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Article XLIII: Dealing with Adharma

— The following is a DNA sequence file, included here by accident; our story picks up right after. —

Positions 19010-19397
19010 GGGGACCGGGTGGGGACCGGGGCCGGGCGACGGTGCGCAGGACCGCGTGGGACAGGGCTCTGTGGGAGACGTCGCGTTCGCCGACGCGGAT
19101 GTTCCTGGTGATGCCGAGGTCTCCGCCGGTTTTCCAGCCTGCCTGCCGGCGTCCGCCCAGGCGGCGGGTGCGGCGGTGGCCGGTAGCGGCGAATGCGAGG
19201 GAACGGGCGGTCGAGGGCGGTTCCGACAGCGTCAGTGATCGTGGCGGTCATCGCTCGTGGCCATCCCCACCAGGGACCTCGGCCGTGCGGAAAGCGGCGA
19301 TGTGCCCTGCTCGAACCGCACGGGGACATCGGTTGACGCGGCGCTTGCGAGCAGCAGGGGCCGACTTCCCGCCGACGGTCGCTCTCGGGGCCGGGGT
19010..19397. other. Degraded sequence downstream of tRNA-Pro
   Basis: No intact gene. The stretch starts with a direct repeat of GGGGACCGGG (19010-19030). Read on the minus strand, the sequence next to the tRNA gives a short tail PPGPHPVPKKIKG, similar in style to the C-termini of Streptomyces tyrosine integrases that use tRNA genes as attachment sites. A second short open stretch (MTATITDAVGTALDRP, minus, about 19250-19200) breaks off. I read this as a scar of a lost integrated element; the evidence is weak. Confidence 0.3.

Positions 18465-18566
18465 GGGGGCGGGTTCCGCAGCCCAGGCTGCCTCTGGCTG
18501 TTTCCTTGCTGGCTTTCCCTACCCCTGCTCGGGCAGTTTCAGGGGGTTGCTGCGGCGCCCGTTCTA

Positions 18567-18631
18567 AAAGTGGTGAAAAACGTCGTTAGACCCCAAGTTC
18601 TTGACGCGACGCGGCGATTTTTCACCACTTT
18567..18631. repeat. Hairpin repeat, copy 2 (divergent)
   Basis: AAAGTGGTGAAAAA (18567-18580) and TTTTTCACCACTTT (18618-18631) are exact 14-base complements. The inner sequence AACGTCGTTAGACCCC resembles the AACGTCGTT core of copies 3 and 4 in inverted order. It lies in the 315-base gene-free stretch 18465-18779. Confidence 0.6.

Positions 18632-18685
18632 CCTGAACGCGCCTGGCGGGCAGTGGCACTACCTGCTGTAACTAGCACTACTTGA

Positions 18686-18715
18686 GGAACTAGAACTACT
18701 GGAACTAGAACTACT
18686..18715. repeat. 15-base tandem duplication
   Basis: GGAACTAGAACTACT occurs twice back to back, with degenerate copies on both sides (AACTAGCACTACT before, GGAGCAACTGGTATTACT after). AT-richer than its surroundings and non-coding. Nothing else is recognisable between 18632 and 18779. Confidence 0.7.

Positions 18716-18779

Often times in life we act in a way or make a decision, which is not in accord with our duty, righteousness, or dharma. It becomes most challenging if we had an inner conflict before acting, but we did not follow our best judgement for whatever reason. How does one face the difficulties of acting in a way, which conflicted with our inner-Self and dharma? The Vedantic approach rings true through the old adage of "learning from your mistakes." When we act in way that conflicts with our dharma, we can often realize that in retrospect. There may be some benefit by considering the mistake for some time, but it becomes detrimental as the mistake causes our mind to dwell on the past, which detracts from our peacefulness. It is important to learn from a mistake, consider what the action should have been, and strive to follow dharma in the future based on the inner-Self. This inner-Self or Atman is one and the same as Brahman, the universal, supreme Existence, Consciousness, and Bliss that is beyond space, time and causation (karma). As the Upanishads declare, Ayam Atma Brahman - This Self (Atman) is Brahman.

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